Common SoCal Butterflies

The butterfly: gossamer wings fabricated of the thinnest, most finest tapestry cloth, at times bedecked with iridescent jewels that flash, shimmer and glisten...

It's surprising how many butterfly species there are that roam about the Southern California landscape, but then again, it shouldn't be a mystery. Taking into account the varied topography, diverse biomes and climes, it's a wonder we don't have more.

Many are passersby to destinations beyond our boundaries; others call SoCal home. One thing they all have in common, is all are incredibly beautiful; eliciting feelings of awe, joy, and wonder. All prefer their own habitats, whether dictated by climate or topography. What one may call home along coastal chaparral and our seaside homes, would find the interior hillsides and mountains foreign. These are some of the more common butterflies one may encounter, whether along the coast or up in the mountains. Many of these are relatively common garden visitors, unless noted otherwise.

(Slideshow version of content below. Contains a bit less information than here.)

Adelpha californica, California Sister

Common Name: California Sister.
Scientific Name: Adelpha californica.
Flight Period: April through September.
Host Plants: Coast Live Oak (Quercus agrifolia) and Canyon Oak (Quercus chrysolepis).

Notes: Rarely visiting flowers, is frequently seen flitting around oak trees, making for sparse garden visits. Spotted more where oaks grow. About the only time I've seen a California Sister is around stands of Coast Live Oaks.

 Agraulis vanillae incarnata, Gulf Fritillary

Common Name: Gulf Fritillary
Scientific Name: Agraulis vanillae incarnata
Flight Period: Continuously brooded. Has been observed nearly every month, although most noticeable in warmer months.
Host Plants: Passion Flower Vine (Passiflora spp.)
Notes: A tropical species not normally native to the area. Established in neighborhoods due to plantings of its host plant, the Passion Flower Vine. Gulf Fritillaries are many times mistaken for the Monarch butterfly due to similar coloration and size. A denizen of more tropical climes, this butterfly has established itself in California wherever Passion Flower vines grow.

Anthocharis sara, Sara Orangetip

Common Name: Sara Orangetip
Scientific Name: Anthocharis sara
Flight Period: January through June.
Host Plants: Crucifers, primarily native rock cresses and wild mustards.

Notes: Prevalent in fields of Wild Mustard.


Common Name: Monarch
Scientific Name: Danaus plexippus
Flight Period: Pretty much all year, especially in the warmer coastal areas where they tend to migrate to and overwinter.
Host Plants: Milkweeds (Asclepias spp.)

Notes: Usually encountered in lowland areas. There are two races of Monarch butterflies: the western, living west of the Rockies, and the eastern that inhabits the U.S. and southern Canada east of the Rockies. Western Monarchs migrate down from the northwest to overwintering sites along the California coast from Monterey to San Diego. The eastern Monarchs are famous for their yearly migrations from as far north as southern Canada, overwintering in Mexico.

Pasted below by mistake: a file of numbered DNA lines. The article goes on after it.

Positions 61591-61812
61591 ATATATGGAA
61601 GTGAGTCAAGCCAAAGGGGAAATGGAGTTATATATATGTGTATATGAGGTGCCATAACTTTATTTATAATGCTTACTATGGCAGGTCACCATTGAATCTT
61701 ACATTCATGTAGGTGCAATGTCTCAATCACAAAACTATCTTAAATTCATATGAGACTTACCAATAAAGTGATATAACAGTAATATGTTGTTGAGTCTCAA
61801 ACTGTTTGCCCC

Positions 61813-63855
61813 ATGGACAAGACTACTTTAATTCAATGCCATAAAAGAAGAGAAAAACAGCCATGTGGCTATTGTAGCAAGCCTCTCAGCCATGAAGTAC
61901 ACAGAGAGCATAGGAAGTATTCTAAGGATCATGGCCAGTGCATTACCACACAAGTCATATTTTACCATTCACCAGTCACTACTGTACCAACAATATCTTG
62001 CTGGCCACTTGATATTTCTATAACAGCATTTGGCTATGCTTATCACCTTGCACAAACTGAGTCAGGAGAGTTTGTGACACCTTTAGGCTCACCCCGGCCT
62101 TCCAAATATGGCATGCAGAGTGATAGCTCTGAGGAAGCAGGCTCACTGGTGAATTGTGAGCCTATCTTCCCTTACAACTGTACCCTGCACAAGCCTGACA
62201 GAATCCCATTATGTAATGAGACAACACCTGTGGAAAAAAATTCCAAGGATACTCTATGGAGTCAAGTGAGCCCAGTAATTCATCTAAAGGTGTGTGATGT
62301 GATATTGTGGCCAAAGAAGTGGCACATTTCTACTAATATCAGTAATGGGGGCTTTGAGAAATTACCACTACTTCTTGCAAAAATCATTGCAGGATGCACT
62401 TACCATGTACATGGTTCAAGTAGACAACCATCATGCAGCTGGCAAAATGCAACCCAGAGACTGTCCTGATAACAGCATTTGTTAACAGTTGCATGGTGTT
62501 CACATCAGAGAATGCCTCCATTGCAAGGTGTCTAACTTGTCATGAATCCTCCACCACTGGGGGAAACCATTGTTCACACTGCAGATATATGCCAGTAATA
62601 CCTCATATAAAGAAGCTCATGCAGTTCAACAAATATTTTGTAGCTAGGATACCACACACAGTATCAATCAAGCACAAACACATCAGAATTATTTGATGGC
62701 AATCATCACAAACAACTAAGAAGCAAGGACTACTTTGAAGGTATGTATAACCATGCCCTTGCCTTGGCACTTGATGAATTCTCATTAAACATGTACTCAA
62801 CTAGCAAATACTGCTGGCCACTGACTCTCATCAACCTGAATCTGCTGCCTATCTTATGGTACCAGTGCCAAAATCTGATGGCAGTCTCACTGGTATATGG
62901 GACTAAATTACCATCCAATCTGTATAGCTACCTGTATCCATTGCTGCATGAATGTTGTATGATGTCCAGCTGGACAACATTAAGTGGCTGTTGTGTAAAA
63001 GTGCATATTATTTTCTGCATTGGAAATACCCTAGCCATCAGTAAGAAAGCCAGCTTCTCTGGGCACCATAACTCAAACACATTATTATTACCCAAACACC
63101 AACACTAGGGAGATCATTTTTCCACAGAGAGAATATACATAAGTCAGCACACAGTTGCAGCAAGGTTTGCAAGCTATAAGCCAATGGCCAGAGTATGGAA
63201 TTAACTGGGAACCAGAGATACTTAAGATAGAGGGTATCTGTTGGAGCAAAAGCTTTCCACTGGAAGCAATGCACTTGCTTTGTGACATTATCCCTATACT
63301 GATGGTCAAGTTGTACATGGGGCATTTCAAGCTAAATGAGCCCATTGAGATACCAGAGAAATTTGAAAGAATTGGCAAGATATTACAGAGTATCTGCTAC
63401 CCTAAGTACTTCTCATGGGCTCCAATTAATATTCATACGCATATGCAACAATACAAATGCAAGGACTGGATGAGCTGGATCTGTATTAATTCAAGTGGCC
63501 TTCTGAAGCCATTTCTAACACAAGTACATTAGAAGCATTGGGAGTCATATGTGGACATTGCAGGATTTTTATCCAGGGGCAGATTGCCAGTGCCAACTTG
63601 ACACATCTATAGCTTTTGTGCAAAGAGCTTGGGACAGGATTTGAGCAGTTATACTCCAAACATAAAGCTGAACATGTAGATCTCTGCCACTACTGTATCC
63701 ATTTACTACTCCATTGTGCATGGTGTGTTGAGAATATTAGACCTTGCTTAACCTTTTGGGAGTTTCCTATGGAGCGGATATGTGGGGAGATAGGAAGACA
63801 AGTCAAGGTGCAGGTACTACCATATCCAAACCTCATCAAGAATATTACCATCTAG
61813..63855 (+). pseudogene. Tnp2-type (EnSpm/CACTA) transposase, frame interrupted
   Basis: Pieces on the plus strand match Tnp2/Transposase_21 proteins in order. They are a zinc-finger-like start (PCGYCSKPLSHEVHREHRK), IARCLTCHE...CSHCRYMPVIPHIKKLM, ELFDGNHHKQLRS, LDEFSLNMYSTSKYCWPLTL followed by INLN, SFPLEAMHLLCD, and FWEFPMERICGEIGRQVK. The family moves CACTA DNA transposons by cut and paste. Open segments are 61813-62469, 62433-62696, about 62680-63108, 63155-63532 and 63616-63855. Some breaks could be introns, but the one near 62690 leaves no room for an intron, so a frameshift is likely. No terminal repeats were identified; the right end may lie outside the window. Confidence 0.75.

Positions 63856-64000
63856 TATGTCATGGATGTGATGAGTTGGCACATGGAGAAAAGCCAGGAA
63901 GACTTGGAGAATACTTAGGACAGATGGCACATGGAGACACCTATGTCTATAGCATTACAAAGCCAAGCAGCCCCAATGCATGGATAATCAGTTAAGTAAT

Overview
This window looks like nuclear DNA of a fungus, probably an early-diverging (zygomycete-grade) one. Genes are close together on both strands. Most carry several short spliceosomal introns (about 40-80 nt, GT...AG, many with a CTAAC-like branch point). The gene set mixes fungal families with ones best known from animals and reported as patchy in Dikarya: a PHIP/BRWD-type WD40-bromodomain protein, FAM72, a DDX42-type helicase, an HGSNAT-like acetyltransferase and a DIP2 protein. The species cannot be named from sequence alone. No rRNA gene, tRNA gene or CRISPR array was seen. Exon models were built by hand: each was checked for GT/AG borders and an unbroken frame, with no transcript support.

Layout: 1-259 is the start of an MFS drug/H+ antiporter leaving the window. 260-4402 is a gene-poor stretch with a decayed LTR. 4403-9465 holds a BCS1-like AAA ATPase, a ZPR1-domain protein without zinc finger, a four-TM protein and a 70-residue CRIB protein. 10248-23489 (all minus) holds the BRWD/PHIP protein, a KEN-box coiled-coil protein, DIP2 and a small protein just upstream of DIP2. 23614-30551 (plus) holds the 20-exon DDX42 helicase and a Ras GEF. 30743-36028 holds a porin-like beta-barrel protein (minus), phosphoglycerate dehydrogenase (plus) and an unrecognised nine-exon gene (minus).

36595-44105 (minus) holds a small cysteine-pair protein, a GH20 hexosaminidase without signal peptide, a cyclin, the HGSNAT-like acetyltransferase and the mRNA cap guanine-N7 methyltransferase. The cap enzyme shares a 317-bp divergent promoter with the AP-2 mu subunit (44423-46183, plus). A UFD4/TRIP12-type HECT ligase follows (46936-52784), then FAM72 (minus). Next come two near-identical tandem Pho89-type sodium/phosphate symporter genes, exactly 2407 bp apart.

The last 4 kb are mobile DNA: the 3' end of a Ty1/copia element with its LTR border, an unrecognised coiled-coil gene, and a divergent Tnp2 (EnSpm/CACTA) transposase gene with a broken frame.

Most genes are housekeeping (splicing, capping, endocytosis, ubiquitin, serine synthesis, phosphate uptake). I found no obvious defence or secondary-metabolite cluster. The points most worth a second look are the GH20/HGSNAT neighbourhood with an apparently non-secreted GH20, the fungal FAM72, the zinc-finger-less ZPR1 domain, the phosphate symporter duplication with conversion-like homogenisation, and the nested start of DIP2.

Erynnis funeralis, Duskywing

Common Name: Funereal Duskywing
Scientific Name: Erynnis funeralis
Flight Period: February through November.
Host Plants: Deerweed and Alfalfa.

Notes: Member of the Skipper family. A fast flyer, it tends to stop and sip water and nutrients from damp soils, better known as "puddling". This skipper is also attracted to flowers of our native Black Sage (Salvia mellifera).

Eurema nicippe or Abaeis nicippe, Sleepy Orange, Nicippe Yellow

Common Name: Sleepy Orange, Nicippe Yellow
Scientific Name: Eurema nicippe or Abaeis nicippe
Host Plants: Cassia spp.

Notes: There seems to be a bit of confusion (at least on my part) whether the taxa refer to two distinct species or are synonymous to one specie. "What's in a name? that which we call a rose by any other name would smell as sweet;" ~Juliet Capulet
Flies in an erratic manner. Common in areas where the host plant is present. Most common in March through November.

 Hylephila phyleus, Fiery Skipper

Common Name: Fiery Skipper
Scientific Name: Hylephila phyleus
Flight Period: April through early November. Especially abundant in summer.
Host Plants: Bermuda Grass (Cynodon dactylon). Other species of Skippers use various grasses as host plants.

Notes: There are more than a dozen species of Skippers calling southern California home. The Fiery Skipper is one of the most commonly seen species of butterfly in SoCal.

 Junonia coenia, Common Buckeye

Common Name: Common Buckeye
Scientific Name: Junonia coenia
Host Plants: Plantain (Plantago erecta), Plantago lanceolata, Monkey Flower (Mimulus spp.) and garden Snapdragon (Antirrhinum spp.)

Notes: Territorial, the Common Buckeye will sit on a twig or branch, patrolling its area chasing off other large insects. Returns to same spot ready to protect its domain once again. A true misanthrope. Becoming less common as habitat destruction continues.

Leptotes marina, Marine Blue

Common Name: Marine Blue
Scientific Name: Leptotes marina
Flight Period: Primarily March through October, but can be spotted from February through November.
Host Plants: Plumbagos.

Notes: Widely distributed throughout SoCal, but mostly confined to lowland areas. If you have a well-flowering Plumbago growing, undoubtedly, you'll find these little ones flitting atop its crown.

Limenitis lorquini, Lorquin's Admiral

Common Name: Lorquin's Admiral
Scientific Name: Limenitis lorquini
Flight Period: Usually April through October.
Host Plants: Willow spp.

Notes: Resembles the California Sister (Adelpha californica) in coloration and size. This butterfly is usually associated with willows and moist riparian woodland vegetation, and may habit moist coastal canyons. Not particularly common in populated areas, it is seen in gardens occasionally.